Frequently Asked Questions
Where can I buy a yoga mat/strap/block
I usually have a few mats in stock that are available for students to purchase. It is also useful to have at least one block and a strap. You can buy these and many other yoga goodies from yogamatters.com or .ruthwhiteyoga.com.
I'm pregnant. Can I still do yoga?
I recommend you avoid physical yoga practices for the first 3 months of pregnancy. During this period of maximum growth your body is changing rapidly and you need to let go of your physical practice and give your body time to adjust. You can of course still practice relaxation techniques such as yoga nidra and meditation and 3 part yogic breathing.
If you are new to yoga, I suggest you consult a specialist pregnancy yoga teacher before starting the practice.
If you choose to return to practice after the first 15 weeks be gentle with yourself, moving softly and fluidly. Allow space for the baby to grow, rather than squashing the baby – avoid forward folds and abdominal exercises (such as crunches). Lower back pain is a common problem in pregnancy – so you don’t exasperate this, avoid deep back bends. Avoid full inversions (headstand, shoulder stand). Step rather than jump (eg: in sun salutations). Stop before it gets uncomfortable. Breathe for two - take long breaths at your own speed. Don’t hold your breath. Have a small snack before class if you like to keep your blood sugar levels up. Use props whenever it feels appropriate. After 30 weeks avoid deep unsupported squats (use a chair). Lie on your left side rather than your back for relaxation.
I'm new to yoga and worried I'm not fit or flexible enough
One of things I love most about yoga is that it's not a competitive sport. So you don't need to worry about what anyone else is doing. I have so many different people in my classes of all ages, shapes and sizes, and different levels of fitness and flexibility. One of my teachers, the amazing Matthew Sanford, is in a wheelchair and inspired by his work at Mind Body Solutions, I qualified to work with people with disabilities. We all do yoga in the way that is most beautiful for us. So call to find out the most suitable class for you. 07767 268408.
Remember that yoga is a physical practice, as well as a relaxing one so, as with any physical activity, there is always a small risk of injury. "Every yoga pose is bad for somebody. Everyone’s anatomy and history are unique, and this means that each pose affects each person differently. Usually the difference is trivial, but it can sometimes be significant and harmful. Do not become fixated on “mastering a pose.” The poses are meant to be therapeutic, not to challenge your pride. Some poses may be uncomfortable but result in a healthy response, but other poses might just be bad for you.” ~ Paul Grilley.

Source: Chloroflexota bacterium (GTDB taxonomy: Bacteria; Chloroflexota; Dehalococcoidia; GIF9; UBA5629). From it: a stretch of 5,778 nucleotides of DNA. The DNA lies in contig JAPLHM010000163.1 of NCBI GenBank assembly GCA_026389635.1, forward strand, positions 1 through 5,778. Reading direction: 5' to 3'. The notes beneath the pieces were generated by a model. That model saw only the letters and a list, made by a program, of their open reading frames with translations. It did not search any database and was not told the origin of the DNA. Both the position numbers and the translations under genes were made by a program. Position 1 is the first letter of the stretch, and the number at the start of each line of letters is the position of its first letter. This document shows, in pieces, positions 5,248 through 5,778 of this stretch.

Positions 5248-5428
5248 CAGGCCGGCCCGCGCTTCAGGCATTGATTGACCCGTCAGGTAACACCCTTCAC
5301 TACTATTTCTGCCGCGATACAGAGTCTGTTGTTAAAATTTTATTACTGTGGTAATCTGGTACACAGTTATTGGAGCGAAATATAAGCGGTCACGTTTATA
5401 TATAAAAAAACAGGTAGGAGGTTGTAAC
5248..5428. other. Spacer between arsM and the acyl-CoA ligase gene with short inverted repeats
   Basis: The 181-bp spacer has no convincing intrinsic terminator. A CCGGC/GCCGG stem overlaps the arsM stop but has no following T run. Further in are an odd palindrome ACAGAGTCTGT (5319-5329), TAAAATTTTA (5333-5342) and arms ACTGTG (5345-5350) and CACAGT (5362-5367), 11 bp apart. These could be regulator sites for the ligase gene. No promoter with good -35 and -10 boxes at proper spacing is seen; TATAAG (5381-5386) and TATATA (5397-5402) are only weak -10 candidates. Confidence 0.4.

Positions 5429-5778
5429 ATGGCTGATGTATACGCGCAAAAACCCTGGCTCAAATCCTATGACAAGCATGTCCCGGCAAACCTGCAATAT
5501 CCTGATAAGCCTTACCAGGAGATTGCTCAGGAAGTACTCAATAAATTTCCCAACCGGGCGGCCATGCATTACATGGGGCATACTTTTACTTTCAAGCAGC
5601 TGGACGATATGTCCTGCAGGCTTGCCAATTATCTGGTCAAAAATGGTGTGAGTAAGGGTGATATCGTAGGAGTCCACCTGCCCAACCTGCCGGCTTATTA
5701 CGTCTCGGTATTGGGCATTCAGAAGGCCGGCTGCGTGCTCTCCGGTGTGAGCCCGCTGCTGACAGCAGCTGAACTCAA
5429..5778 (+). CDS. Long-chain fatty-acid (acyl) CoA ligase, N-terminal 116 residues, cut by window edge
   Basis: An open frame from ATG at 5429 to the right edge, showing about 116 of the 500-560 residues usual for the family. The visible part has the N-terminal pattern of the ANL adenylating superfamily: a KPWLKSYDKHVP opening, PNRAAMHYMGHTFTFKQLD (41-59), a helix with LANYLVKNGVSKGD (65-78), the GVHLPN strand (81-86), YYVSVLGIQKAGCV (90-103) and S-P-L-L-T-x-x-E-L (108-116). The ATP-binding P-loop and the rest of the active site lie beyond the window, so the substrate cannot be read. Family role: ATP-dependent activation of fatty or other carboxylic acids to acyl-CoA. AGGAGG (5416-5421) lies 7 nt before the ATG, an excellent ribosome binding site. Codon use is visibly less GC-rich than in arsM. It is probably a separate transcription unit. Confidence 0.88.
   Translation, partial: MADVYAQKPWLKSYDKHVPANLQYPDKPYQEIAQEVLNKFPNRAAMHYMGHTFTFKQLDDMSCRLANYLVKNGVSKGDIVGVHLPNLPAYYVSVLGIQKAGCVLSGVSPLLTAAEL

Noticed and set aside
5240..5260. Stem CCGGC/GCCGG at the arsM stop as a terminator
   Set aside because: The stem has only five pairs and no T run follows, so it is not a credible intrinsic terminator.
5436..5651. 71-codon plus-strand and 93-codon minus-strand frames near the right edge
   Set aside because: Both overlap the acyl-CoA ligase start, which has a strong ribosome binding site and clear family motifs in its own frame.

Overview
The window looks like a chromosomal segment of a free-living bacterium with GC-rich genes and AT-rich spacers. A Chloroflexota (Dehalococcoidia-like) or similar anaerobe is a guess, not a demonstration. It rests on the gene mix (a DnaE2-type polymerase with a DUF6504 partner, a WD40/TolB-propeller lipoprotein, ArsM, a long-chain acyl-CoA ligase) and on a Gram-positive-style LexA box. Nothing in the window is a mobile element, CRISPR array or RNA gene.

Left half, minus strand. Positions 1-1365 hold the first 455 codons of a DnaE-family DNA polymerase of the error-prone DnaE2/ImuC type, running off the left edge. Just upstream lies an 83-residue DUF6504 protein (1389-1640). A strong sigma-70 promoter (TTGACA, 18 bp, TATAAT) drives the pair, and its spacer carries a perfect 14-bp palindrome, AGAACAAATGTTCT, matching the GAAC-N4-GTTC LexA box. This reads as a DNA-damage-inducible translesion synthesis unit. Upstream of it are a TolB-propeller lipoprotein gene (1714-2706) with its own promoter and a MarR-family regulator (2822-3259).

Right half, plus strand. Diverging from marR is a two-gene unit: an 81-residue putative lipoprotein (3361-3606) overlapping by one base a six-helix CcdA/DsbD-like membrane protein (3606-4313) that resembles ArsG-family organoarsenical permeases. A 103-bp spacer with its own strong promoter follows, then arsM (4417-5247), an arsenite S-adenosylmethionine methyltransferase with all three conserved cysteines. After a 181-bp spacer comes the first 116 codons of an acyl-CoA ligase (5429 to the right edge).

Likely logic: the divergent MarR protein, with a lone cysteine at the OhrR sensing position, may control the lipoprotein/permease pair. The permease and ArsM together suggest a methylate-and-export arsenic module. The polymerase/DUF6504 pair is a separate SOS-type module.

Where did you train?
I originally trained with Yoga London, completing a Yoga Alliance accredited 200 hour teacher training. Rather than take an intensive course, I chose to train over a year to really deepen my understanding and my practice. I continued my training with Trimurti Yoga in India, to bring me up to the 500 hours of training, I continue to take classes to develop my practice and my teaching. I have also qualified to work with people with disabilities through Mind Body Connections Europe . Yoga is a lifetime's quest.
What about the spiritual side?
First of all, it's important to know that yoga is not a religion and by practicing yoga you won't be joining any kind of cult! I don't preach or worship in any of my classes.
Should you choose to explore it, there is a philosophy - a set of common sense principles (called yamas and niyamas) to help us deal with everyday life. Here is my very brief interpretation. In essence – first be kind to yourself – not in a materialistic or selfish way, but in the sense of looking after and developing your body and mind, because they have got to last a long time, and to make the best use of them you can. Think positively, and don’t be afraid of challenges or hard work – they help us grow and achieve. Be moderate and restrained in thought, word and action, telling the truth but in a kind and thoughtful way.
If we are kind ourselves, then it will be easier to do the second part – be kind to the rest of the world. Yoga tells us to do no harm – through words or actions, not to steal or be greedy, to be content with what we have and to be self-controlled.
Living this philosophy helps us to connect to our deepest, most perfect self – which is always there but often hidden.